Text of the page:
• Receiving patient consent before information is released. Patient authorization to disclose information must meet specific requirements. Health care providers who see patients are required to obtain patient consent before sharing their information for treatment, payment, and health care operations purposes.
In addition, specific patient consent must be sought and granted for non-routine uses and most non-health-care purposes, such as releasing information to financial institutions determining mortgages and other loans, or selling mailing lists to interested parties such as life insurers. Patients also have the right to request restrictions on the uses and disclosures of their information.
• Ensuring that consent is not coerced. Providers and health plans generally cannot condition treatment on a patient’s agreement to disclose health information for non-routine uses.
• Providing recourse if privacy protections are violated. People have the right to complain to a covered provider or health plan, or to the Department of Health & Human Services, about violations of rule.
• Boundaries on medical record use and release. With few exceptions, individual health information can be used for health purposes only. Patient information can be used or disclosed by a health plan, provider, or clearinghouse only for purposes of health care treatment, payment and operations. Health information cannot be used for purposes not related to health care — such as by employers to make personnel decisions, or by financial institutions — without explicit authorization from the individual.
• Providing the minimum amount of information necessary. Disclosures of information must be limited to the minimum necessary for the purpose of the disclosure. However, this provision does not apply to the transfer of medical records for purposes of treatment, since physicians, specialists, and other providers need access to the full record to provide best quality care.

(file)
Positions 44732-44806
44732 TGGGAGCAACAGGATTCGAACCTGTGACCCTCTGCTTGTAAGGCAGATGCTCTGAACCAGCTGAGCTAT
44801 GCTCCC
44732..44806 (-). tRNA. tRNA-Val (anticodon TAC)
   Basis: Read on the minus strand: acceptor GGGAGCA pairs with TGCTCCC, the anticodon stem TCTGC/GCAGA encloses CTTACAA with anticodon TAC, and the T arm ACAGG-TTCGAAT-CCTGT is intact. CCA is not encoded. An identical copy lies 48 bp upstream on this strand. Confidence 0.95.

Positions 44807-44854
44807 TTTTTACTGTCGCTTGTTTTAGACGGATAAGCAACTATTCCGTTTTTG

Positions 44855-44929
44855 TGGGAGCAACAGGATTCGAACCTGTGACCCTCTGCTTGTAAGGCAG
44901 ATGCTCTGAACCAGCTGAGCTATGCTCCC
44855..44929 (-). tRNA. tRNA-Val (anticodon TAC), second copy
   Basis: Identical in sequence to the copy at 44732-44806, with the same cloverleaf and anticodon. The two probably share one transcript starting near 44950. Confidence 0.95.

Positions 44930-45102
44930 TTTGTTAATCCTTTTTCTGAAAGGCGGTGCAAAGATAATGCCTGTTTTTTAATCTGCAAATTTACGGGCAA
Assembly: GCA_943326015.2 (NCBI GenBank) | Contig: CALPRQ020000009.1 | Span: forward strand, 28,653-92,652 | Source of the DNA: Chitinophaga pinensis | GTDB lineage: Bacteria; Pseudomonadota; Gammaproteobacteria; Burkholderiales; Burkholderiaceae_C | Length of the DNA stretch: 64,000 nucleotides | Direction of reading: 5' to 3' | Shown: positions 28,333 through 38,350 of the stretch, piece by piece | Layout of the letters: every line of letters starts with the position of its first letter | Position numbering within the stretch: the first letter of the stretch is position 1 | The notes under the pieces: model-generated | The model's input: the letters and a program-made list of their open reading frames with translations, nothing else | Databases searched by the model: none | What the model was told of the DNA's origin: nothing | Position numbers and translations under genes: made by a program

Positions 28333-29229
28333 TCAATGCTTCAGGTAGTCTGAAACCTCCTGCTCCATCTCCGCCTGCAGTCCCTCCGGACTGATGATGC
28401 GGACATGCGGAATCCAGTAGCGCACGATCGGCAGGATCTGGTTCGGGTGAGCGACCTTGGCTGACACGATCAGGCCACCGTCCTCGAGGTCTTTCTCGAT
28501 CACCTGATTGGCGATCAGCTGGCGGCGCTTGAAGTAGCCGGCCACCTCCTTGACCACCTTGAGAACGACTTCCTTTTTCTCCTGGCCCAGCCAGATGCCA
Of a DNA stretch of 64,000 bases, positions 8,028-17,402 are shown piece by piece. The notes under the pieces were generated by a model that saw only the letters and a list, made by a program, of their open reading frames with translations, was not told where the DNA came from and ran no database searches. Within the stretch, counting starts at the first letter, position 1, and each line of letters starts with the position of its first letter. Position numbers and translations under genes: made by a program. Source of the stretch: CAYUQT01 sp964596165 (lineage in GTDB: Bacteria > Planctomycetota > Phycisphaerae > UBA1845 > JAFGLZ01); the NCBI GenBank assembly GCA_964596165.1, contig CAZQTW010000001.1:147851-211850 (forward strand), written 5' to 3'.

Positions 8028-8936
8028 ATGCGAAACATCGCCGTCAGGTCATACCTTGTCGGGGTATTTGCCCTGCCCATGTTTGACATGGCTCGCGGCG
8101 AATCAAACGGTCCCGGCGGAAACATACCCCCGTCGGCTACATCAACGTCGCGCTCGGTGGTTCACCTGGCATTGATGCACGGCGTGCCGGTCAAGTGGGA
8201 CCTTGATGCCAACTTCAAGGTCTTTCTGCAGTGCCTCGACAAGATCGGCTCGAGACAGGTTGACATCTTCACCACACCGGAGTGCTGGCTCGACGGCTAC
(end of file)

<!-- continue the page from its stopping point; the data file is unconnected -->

• Ensuring informed and voluntary consent. Non-routine disclosures with patient authorization must meet standards that ensure the authorization is truly informed and voluntary.
• Security of personal health information. While the regulation establishes privacy safeguard standards that covered entities must meet, it leaves detailed policies and procedures for meeting these standards to the discretion of each provider. However, providers must:
— adopt written privacy procedures. These must include who has access to protected information, how it will be used within the entity, and when the information would or would not be disclosed to others. They must also takes steps to ensure that their business associates protect the privacy of health information.
— train employees and designate a privacy officer. Covered entities must provide sufficient training so that their employees understand the new privacy protection procedures, and designate an individual to be responsible for ensuring the procedures are followed.
— establish grievance processes. Covered entities must provide a means for patients to make inquiries or complaints regarding the privacy of their records.
Exceptions. The standard also creates specific exceptions that permit the disclosure of health information without individual authorization under the following circumstances: oversight of the health care system, including quality assurance activities; public health; research, generally limited to when a waiver of authorization is independently approved by a privacy board or institutional review board; judicial and administrative proceedings; limited law enforcement activities; emergency circumstances; identification of the body of a deceased person, or the cause of death; facility patient directories; and activities related to national defense and security.